Sunday, August 18, 2013
A Neighbor's Help
This is the former house of a woman who was very kind to me once in an emergency. The house recently sold, and I don't think anyone is living it. It may be slated to be torn down as is happening to many of these little homes again now that the economy is improving. Losing them makes me quite sad, even if they are a little sleepy and too small by today's standards.
When my oldest son was in the first grade, I used to sometimes walk with my younger son in the stroller to the school to pick his brother up in the afternoon. On one occasion we took our trusty Red Flyer wagon. My youngest rode along in the wagon wearing a very cute alligator costume, eliciting many friendly waves and amused smiles as we made our way to the school. The alligator costume was made of fake green and white fur and had a big puffy head that stuck out over my son's face. By the time we got to the school, he had tired of it and we took it off.
When the school bell rang, my oldest son led the way home with me and my youngest trailing behind a little. Excited as usual, he chattered and waggled ahead of us until we came to a crossing and I called to him to slow up. He had reached the other side of the street (no traffic to worry us) and turned to watch as we came off the opposite curb. I will never forget the look of stunned horror on his face as he looked at us. It caused me to turn around to the wagon, which to my dismay was empty!
My littlest son had popped out of the wagon (probably just went we came off the curb) and was lying prone in the street behind it! His lifted face was covered in blood! I knew his older brother thought he was killed.
I ran to my little one and pulled him off the street and back to the safety of the corner, instructing my oldest to come quickly and give me his jacket at once, which he did. I used the jacket to try to clean my little one's face so I could find the source of the blood and see just how badly he had been hurt. Unfortunately, the jacket was of some synthetic material which could not adequately absorb the blood but rather smeared it around.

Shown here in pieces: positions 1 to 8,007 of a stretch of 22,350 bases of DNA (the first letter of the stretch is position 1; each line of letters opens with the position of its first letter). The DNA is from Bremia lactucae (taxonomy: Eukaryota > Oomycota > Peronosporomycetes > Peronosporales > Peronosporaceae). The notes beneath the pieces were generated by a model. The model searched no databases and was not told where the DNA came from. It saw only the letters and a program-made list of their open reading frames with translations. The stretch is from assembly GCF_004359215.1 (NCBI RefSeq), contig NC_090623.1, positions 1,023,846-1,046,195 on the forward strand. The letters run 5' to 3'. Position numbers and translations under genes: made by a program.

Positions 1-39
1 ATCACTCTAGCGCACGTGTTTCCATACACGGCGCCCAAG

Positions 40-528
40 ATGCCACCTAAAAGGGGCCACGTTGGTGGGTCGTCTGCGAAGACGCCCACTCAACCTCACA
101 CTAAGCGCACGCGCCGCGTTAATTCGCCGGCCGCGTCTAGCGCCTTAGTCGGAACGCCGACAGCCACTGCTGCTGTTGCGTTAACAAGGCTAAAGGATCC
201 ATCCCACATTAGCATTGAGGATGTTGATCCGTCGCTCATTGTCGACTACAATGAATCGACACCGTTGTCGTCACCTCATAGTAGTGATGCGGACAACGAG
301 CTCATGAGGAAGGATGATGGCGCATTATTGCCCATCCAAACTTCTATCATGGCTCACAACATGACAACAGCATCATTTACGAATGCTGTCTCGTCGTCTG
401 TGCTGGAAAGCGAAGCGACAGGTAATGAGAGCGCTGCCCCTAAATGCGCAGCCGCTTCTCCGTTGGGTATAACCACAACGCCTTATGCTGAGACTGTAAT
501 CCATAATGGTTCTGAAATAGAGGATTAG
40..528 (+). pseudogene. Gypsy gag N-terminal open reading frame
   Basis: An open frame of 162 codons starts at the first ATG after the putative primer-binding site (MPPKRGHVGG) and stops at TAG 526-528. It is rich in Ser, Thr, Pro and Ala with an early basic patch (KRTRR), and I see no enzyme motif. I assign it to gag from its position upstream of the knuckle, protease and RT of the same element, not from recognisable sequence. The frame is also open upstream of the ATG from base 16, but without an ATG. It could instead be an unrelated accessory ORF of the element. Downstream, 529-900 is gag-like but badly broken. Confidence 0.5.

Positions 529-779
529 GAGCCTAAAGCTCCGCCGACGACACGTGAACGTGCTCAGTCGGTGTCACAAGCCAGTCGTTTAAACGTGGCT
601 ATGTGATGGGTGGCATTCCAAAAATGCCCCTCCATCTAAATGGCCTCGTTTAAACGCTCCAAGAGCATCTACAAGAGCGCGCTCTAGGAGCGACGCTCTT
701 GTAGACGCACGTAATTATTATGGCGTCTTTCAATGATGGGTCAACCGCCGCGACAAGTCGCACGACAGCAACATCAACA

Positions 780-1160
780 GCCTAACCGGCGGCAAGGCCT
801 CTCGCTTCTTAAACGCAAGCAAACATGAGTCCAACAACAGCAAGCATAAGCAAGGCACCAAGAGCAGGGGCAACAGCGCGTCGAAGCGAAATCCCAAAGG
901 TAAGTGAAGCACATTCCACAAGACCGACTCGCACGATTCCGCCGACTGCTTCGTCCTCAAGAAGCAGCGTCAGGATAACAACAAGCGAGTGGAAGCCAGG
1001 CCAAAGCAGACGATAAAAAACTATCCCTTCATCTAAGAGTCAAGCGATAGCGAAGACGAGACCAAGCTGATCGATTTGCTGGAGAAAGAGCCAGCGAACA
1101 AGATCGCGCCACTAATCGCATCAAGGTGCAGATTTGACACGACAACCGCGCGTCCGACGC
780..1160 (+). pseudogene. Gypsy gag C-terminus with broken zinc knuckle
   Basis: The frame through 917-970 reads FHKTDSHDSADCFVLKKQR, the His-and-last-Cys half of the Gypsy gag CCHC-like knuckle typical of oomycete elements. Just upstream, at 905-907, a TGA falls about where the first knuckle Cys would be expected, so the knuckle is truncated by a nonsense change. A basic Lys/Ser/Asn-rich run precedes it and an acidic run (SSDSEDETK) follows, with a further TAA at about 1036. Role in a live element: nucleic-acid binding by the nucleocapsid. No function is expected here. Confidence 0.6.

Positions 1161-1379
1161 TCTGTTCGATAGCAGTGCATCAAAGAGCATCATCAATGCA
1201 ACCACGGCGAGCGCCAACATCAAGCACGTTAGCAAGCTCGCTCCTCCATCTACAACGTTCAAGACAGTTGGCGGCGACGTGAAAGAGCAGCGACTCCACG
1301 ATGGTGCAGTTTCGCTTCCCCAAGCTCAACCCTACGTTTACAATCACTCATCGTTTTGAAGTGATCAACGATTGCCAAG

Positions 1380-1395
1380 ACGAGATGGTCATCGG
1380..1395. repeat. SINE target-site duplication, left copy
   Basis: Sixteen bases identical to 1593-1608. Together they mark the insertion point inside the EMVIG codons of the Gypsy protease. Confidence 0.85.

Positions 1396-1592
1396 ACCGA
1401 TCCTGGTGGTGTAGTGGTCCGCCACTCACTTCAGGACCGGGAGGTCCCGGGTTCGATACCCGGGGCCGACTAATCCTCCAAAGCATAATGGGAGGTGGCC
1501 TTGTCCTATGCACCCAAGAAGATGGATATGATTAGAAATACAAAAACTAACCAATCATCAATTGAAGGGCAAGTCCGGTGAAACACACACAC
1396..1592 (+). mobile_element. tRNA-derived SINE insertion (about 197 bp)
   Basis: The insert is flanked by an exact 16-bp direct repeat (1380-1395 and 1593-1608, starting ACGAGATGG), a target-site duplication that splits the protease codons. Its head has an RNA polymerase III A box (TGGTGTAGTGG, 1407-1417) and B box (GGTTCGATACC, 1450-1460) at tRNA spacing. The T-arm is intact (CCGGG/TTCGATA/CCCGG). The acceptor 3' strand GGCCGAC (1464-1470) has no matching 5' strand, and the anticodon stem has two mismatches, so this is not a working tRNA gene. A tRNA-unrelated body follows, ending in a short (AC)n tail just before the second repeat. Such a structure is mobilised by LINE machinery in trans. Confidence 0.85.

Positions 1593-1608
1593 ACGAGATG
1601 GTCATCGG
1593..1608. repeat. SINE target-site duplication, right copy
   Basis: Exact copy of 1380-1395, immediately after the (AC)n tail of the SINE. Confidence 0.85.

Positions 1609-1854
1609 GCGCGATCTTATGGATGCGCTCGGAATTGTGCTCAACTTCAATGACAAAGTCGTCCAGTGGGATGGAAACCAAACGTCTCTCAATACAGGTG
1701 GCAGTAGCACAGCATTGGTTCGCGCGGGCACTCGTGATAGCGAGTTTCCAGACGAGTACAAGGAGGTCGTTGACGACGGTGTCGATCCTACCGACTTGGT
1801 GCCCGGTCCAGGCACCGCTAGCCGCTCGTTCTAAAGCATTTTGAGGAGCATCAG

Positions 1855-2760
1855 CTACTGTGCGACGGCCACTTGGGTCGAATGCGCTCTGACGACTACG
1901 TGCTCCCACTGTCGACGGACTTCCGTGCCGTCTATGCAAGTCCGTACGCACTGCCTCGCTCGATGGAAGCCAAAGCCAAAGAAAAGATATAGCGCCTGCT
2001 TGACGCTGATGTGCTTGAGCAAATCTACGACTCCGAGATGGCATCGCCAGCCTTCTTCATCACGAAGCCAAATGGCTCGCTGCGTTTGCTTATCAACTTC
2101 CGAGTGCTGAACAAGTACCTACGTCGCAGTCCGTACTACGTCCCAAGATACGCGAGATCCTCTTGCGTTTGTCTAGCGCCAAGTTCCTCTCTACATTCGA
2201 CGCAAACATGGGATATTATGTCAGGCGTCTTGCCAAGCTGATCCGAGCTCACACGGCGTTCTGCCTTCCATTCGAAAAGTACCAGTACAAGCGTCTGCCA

At that moment, a woman came out of the house above and asked me if I need some help--did I want a cloth? Wet or dry? Seeing our distress, she said, "I'll bring both!" Then, changed her mind again, and told us to follow her.
We went into her house and she had a cloth at once and we cleaned my little son's face and found he had a bad gash on his head which she eventually got patched with a super large square bandaid. She said she had had several son's and had learned to always be ready with a first aid kit. She laughed as she fixed him up and told me a few terrifying stories about compound fractures, zipper-length stitches, and dead zone concussions. I tried not to listen too hard. My little one was definitely going to need a stitch or two. (If only he'd kept on that puffy alligator head, I would later think.)
Just as we got him patched, I felt myself go weak and the room got dark. Luckily I was sitting on a sofa, because I am sure I would've fallen otherwise. "Mom, are you okay?" the woman asked. "Nope, not okay." She answered.
"I am, I am," I could hear myself insist. "I mean, I will be. Just let me sit." I put my head between my knees, she brought me cold water, and eventually I was okay and was able--somehow, I don't remember it--to make it home, and then into the car and to the hospital.
The nurses used some kind of medical glue to close my son's wound, earning him the nickname "Glue Head" for a couple of weeks.
I would occasionally see our helpful neighbor. At school picnics, in the grocery store, just generally around. And we were always friendly, though never really friends.